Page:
INDIANAPOLIS (AP) Notre Dame wrongly denied ESPN’s request for campus police records that should be subject to the same public scrutiny as other police departments, despite the school being a private institution, the sports network told an Indiana court of appeals Wednesday.
Since September 2014, the Bristol, Connecticut-based company has sought records about possible campus crimes that may involve student-athletes at the private school in northern Indiana, but to no avail.
”They arrest, search and interrogate,” ESPN attorney Maggie Smith said during 45 minutes of arguments. ”These are not the actions of a library security guard who makes sure kids don’t take books.”
Two state officials, including the Republican attorney general, have said Notre Dame should follow Indiana’s public records laws. But the school has said – and reiterated Wednesday – that lawmakers never intended for private colleges to be subject to that law.
The issue is now before a three-judge panel of the Indiana Court of Appeals, which is considering an appeal of a 2015 lower-court ruling in Notre Dame’s favor. It also comes as the Legislature considers a bill that critics say would shelter the school from having to comply with the state’s public records law in the future. That measure is sponsored by Rep. Pat Bauer, a Democrat from South Bend, where the school is located.
ESPN sued the school in 2015, alleging it was violating Indiana’s public record laws by withholding police incident reports about possible campus crimes involving certain student-athletes. That came after state Access Counselor Luke Britt said in an advisory opinion in October 2014 that the university should follow Indiana’s public records laws and noted its police department’s powers come from the state of Indiana.
St. Joseph Superior Court Judge Steven Hostetler ruled in favor of Notre Dame, but agreed there were ”persuasive reasons” for a change in law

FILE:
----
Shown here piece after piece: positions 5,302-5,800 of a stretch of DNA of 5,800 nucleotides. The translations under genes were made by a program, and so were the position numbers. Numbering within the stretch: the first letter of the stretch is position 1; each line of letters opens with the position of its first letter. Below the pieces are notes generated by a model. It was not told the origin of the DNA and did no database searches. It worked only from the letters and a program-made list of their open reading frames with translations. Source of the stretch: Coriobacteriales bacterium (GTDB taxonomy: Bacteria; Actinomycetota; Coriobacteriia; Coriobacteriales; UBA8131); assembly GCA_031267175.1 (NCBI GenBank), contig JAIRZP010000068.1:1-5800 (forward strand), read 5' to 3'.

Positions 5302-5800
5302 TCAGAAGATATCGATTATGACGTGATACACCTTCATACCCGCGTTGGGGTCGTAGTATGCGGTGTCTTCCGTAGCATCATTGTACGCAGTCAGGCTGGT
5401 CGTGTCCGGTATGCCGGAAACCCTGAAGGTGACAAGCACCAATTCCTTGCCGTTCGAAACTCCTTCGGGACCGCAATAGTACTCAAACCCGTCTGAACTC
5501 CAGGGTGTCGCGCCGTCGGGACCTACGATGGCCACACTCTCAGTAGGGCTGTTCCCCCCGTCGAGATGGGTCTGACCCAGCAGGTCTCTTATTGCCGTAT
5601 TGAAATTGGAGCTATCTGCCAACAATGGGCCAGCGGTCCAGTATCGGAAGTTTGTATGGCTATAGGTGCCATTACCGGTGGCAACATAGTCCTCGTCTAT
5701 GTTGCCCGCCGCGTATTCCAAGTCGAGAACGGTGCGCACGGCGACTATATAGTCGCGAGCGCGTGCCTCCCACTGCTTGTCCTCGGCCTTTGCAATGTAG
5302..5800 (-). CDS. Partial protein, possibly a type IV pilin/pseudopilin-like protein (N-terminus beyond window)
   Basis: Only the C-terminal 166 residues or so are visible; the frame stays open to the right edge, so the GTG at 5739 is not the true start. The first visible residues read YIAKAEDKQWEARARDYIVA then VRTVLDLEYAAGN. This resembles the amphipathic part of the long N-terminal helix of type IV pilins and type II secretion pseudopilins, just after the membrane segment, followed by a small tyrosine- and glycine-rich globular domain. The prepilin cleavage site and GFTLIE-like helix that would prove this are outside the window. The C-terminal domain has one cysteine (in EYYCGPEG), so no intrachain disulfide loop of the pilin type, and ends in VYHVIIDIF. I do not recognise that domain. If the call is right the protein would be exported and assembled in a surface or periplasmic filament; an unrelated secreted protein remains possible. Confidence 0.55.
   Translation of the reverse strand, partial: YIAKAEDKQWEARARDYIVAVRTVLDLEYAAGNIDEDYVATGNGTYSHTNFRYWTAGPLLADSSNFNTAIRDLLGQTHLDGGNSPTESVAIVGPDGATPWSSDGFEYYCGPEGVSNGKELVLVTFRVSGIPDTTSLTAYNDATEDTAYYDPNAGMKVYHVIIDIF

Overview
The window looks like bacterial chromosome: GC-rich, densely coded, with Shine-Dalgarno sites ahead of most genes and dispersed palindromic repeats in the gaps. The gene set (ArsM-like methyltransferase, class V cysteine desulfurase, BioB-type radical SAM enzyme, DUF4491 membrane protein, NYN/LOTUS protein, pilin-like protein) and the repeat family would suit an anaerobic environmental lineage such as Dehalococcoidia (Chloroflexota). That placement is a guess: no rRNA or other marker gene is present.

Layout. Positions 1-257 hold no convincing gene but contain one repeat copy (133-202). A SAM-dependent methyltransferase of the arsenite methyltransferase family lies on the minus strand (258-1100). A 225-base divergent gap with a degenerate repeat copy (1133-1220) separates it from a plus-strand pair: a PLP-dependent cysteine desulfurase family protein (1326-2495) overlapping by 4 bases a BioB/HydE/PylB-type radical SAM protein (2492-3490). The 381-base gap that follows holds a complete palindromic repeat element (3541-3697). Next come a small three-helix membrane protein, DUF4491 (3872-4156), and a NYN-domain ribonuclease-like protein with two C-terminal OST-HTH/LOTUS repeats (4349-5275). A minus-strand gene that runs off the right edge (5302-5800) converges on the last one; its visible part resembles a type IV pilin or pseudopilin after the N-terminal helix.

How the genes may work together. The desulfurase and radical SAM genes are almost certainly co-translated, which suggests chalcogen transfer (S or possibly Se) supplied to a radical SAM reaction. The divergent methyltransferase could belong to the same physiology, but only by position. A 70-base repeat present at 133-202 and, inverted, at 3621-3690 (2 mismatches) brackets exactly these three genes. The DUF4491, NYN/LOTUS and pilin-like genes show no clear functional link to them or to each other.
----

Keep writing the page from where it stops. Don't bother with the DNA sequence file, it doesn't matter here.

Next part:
On Wednesday, Smith said that ESPN has an interest in investigating whether student athletes have received deferential treatment by a police force that ”selectively enforces criminal law” and has the authority to make arrests beyond college grounds.
Notre Dame attorney Damon Leichty told the court that even though state law sanctions the school’s police department, it is ultimately the Notre Dame board of trustees who have authority for the department – unlike Indiana University, which he characterized as an ”arm of the state.”
”We haven’t heard what the General Assembly intended,” Chief Judge Nancy Vaidik said.
And Judge Rudolph Pyle questioned how Notre Dame’s police department ”magically” fell under the purview of school trustees and not the state, noting that criminal cases stemming from Notre Dame police arrests list the state of Indiana as the authority behind the charges.
The bill in front of Indiana’s lawmakers merely adds into state law existing crime reporting requirements that are called for under the federal Cleary Act, said Hoosier State Press Association Director Steve Key.
The Cleary Act mandates all schools that receive federal funding – including Notre Dame – to release information about campus crimes, including time, date and types of offenses reported. But the law doesn’t require broader, illustrative details that are often included in police reports.
Smith says the bill amounts to a work-around that would give private colleges like Notre Dame ”preferential treatment” because they could avoid releasing future police records if they lose the current case.
Notre Dame spokesman Paul Browne said the school is in full compliance with the Cleary Act and said Smith’s comment about the measure was ”recklessly wrong.”
A ruling from the appeals court is expected ”as soon as possible,” Vaidik said, though she did not provide a timeline.